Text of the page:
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US Workboat Operators Need Industry Collaboration To Overcome Hesitancy In Low Emission Transition

While the US workboat market is primed for the transition to low carbon powertrains, workboat operators must be given further support in the selection of new vessel designs, and new low emission propulsion systems. That is the view of Chartwell Marine, a trusted pioneer of next-generation vessel design, as it meets with customers in Jacksonville, Lafayette, and at Workboat 2023 in New Orleans this week.

While current US emissions legislation for workboats and diesel engine marine craft is geared around EPA Tier 4, some states, such as California[1], are proposing local legislation that goes further in reducing diesel emissions from harbour craft and ferries operated near coastal communities to improve public health.

However, while forward-looking in meeting clean emission regulations, workboat operators, have some hesitancy in adopting new powertrains as they look to long-term fleet needs and vessel operability. This hesitancy means that vessel operators miss early opportunities to explore new powertrain developments – such as methanol combustion, or fully electric systems – and consequently face higher costs as they subsequently have to rapidly adapt to new regulatory timetables.

“The demands placed on the operational lifetime of US workboats are significant, said Andy Page, Managing Director, Chartwell Marine. “This means that operators are highly attuned to the fact their vessels need powertrains and designs that are, first and foremost, robust and reliable. So, when we look at integrating the demands of emissions regulation in our designs, we’re highly cognisant of the fact that operators need confidence from the outset that these vessels can do the job.”

To help overcome the current impasse in wider adoption of low emission powertrains in workboat operations, Chartwell suggests three actions that the industry can take now:

1. Naval architects need to build collaborative relationships with powertrain manufacturers to give broad, multiple propulsion options to US workboat operators.

In responding to tenders for vessels, or working directly with boatyards, designers need to be able to demonstrate that new low emission powertrains can deliver the same resilience, and flexibility in operations to which workboat operators have become accustomed. This requires a full understanding of workboat operator needs, and the willingness to embrace innovative new designs that provide the optimum combination of efficient and low emission power, without compromising on resilience and performance. Naval architects should move beyond the provision of ‘off-the-shelf’ designs for the next generation of US workboats, working closely with powertrain technology firms to provide workboat operators with the best combination for their needs.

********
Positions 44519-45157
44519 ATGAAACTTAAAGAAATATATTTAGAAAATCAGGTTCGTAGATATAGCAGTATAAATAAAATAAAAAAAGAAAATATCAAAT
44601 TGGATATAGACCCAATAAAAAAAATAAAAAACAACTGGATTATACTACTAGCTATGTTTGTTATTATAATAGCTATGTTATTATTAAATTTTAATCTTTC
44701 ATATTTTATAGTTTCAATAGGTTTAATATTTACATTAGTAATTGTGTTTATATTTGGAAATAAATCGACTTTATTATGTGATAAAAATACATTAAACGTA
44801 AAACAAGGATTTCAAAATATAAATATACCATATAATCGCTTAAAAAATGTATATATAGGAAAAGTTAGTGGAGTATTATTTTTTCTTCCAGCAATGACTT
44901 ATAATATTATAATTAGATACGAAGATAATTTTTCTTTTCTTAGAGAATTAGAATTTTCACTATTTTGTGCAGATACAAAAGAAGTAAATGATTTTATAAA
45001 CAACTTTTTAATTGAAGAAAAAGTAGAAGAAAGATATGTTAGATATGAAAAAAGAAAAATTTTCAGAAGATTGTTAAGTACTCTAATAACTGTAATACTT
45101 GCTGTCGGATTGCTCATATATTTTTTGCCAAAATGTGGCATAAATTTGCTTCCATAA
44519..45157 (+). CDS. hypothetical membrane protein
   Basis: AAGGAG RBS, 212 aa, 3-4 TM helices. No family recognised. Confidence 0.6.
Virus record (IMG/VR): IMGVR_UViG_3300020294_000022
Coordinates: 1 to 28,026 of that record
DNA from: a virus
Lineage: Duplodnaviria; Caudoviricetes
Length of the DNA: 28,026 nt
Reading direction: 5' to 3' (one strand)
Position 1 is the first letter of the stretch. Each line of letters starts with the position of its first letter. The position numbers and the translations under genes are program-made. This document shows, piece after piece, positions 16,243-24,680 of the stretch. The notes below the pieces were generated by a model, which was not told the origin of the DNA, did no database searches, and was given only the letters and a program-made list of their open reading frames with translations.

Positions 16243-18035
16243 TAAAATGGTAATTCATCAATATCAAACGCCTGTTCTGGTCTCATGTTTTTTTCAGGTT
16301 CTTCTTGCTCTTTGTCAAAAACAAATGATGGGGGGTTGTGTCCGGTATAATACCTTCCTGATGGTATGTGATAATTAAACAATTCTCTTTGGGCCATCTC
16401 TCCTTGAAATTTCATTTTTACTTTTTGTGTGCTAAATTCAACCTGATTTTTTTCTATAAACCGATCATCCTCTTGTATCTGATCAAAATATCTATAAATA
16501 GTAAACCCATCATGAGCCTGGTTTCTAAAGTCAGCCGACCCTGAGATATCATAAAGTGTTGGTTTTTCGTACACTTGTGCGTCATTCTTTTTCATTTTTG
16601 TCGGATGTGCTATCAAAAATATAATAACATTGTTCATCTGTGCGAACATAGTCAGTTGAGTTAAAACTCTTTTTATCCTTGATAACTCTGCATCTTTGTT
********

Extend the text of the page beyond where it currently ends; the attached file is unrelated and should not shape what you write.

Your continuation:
2. Workboat tenders from public authorities should recognise and reward low emission vessel designs.

In the competitive environment of Workboat operations, tenders from public authorities, such as ports and harbours, should recognise and incentivise proposals that include new hybrid vessels ahead of forthcoming regulation. Additionally, tenders should also encourage proposals that clearly set out the reduced environmental impacts of new low emission powertrains, demonstrating reduced noise and the potential for fuel spills.

3. The investment case must be proved to workboat operators with the cost savings of hybrid and electric powertrains made clear in the design stage.

The operating data from early adopters of low emission powertrains demonstrates that vessel operators can save considerable values in fuel costs.. Similarly, overhead costs in maintenance have also been demonstrated to have been reduced for hybrid and electric powertrains, providing workboat operators with significant savings, and enhancing the business-case for new low emission vessels.

“The barriers to wider adoption that we collectively need to overcome in the workboat industry are demonstrating to vessel owners that new industry designs meet both future emissions legislations, and the exacting demands of workboat operations,” continued Andy.

“The investment case for a new workboat vessel has to be predicated on it being able to operate in the long term, so as an industry of naval architects, powertrain engineers, and ultimately end customers in ports, harbours and public authorities, we need to support vessel owners with multiple powertrain options, encompassing low emission options, robust design, and competitive contracts that recognise low emissions innovation and adoption.”

“At Chartwell, we’ve been able to make progress in supporting the US workboat sector adapt to decarbonisation, most notably with the University of Vermont, delivering a hybrid 19m survey vessel, which drove a huge reduction in diesel engine use, and sees the vessel operating fully electric for at least 60% of its operations (including winches and a-frame deck equipment) – delivering a significant value for the vessel owner, without compromising on performance. More widely, our portfolio of local patrol and pilot vessels have all been designed with hybrid propulsion in mind, anticipating the future needs of the US workboat market.”
Source: Chartwell Marine

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